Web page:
Pope sends message to participants at the fifth International Conference on Mind, Body and Soul Pope sends message to participants at the fifth International Conference on Mind, Body and Soul

Pope sends message to Vatican conference on Mind, Body and Soul

Pope Francis underlines the importance of interdisciplinary research for a better understanding of our human nature, in a video message for the Fifth International Conference dedicated to “Exploring the Mind, Body and Soul.”

By Vatican News staff writer

Pope Francis on Saturday sent a message to the participants at the 5th International Conference taking place from 6 - 8 May under the theme: “Exploring the Mind, Body & Soul. How Innovation and Novel Delivery Systems Improve Human Health.”

Organized by the Pontifical Council for Culture, and co-hosted by the Cura Foundation, the virtual conference brings together scientists, physicians, ethicists, religious leaders, patient right advocates and policy makers to discuss breakthroughs in medicine, healthcare delivery and prevention, as well as the cultural impact and human implications of technological advances.

The organizers are also promoting a roundtable on “Bridging Science and Faith” aimed at exploring the relationship of religion and spirituality to health and wellbeing, including the relationship between mind, body and soul.

In the video message, Pope Francis acknowledged all who are personally and professionally committed to the care of the sick and the support of those in need, particularly in these recent times of the Covid-19 pandemic which continues to claim lives and challenge our sense of solidarity and authentic fraternity.

He also highlighted that the conference unites philosophical and theological reflection to scientific research, especially in the field of medicine.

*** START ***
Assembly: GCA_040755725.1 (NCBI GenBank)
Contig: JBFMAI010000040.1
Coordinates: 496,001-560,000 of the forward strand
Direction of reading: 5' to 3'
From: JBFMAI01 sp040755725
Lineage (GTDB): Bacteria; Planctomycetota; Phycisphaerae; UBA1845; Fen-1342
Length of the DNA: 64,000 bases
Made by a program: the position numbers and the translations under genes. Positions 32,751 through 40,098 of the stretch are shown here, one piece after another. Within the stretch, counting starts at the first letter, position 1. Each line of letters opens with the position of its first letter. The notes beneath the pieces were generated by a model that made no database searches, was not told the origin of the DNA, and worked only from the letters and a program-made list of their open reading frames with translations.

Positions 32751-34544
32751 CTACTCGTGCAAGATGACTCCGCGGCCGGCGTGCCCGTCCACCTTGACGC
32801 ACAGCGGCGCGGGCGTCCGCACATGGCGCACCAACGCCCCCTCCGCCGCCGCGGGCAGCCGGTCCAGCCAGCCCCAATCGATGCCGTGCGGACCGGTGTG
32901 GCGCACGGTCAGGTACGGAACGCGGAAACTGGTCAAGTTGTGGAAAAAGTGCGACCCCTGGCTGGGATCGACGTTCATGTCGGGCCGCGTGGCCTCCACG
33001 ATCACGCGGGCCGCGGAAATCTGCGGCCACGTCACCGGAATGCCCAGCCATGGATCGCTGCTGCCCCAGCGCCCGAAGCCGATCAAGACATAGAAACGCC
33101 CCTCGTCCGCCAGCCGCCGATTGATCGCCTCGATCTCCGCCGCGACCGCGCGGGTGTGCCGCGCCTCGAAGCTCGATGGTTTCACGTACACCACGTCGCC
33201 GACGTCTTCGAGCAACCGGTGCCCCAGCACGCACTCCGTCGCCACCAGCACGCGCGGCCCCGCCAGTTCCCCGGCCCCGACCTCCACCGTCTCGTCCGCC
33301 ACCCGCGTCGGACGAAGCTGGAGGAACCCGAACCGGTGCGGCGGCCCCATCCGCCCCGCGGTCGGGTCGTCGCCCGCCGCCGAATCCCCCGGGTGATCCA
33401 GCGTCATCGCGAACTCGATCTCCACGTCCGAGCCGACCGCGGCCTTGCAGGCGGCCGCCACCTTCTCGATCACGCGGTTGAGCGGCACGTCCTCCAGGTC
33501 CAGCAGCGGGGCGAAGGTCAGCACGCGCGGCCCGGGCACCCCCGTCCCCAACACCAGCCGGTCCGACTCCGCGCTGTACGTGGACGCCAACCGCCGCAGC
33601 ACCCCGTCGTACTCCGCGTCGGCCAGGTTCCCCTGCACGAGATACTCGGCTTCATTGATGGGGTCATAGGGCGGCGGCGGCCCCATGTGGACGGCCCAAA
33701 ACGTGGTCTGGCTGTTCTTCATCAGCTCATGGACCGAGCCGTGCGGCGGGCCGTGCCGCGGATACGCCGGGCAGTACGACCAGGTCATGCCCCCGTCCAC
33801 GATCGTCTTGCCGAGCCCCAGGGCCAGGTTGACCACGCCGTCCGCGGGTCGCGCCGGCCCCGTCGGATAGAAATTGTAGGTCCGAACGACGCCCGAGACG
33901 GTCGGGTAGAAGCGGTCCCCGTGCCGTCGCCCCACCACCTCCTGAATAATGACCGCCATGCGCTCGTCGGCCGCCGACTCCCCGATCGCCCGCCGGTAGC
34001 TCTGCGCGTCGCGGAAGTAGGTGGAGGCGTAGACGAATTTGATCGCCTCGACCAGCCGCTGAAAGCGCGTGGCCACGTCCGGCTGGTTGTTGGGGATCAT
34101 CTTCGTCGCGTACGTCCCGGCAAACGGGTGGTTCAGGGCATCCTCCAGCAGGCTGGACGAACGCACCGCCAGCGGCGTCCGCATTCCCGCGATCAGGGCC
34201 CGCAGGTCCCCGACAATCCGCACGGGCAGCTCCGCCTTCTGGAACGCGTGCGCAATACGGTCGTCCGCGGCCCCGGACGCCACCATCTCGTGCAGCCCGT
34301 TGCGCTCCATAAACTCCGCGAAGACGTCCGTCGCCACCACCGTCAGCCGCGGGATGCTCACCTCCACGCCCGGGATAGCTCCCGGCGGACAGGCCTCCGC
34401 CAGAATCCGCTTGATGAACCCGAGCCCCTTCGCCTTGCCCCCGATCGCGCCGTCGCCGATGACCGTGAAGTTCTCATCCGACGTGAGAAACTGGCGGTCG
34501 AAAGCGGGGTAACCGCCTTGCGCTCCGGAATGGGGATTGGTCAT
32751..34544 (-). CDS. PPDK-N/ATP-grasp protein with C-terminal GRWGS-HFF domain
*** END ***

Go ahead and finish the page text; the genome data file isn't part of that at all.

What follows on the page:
Considering the theme of the conference, Pope Francis noted that it is centered on mind, body and soul – three fundamental areas that differ somewhat from the “classical” Christian vision which understands the person as “an inseparable unity of body and soul, the latter being endowed with intellect and will.”

Moreover, St. Paul speaks of spirit, soul and body (1 Thess 5:23), a tripartite model that was taken up by Church Fathers and various modern thinkers.

These divisions, said the Pope, “rightly indicate that certain dimensions of our being, nowadays all too often disjoined, are in fact profoundly and inseparably interrelated.”

We are a body

He went on to explain that the biological stratum of our existence, expressed in our corporeity, represents the most immediate of these dimensions, even if it is not the easiest to understand.

“We are not pure spirits; for each of us, everything starts with our body, but not only: from conception to death, we do not simply have a body; we are a body,” Pope Francis affirmed, adding that Christian faith tells us that this will also be true in the Resurrection.

In this regard, the history of medical research presents us with one dimension of the “fascinating journey of human self-discovery” which is the case not only in “Western” academic medicine but also with the rich diversity of medicines in various civilizations all over the world.

Interdisciplinary studies

Bringing to the fore the importance of interdisciplinary studies, the Pope noted that thanks to them, we can come to appreciate “the dynamics involved in the relationship between our physical condition and the state of our habitat, between health and nourishment, our psycho-physical wellbeing and the care of the spiritual life – also through the practice of prayer and meditation – and finally between health and sensitivity to art, and especially music.”

It is, therefore, no accident “that medicine serves as a bridge between the natural and the human sciences, so much so that in the past it could be defined as philosophia corporis – medicine as philosophia corporis,” he said.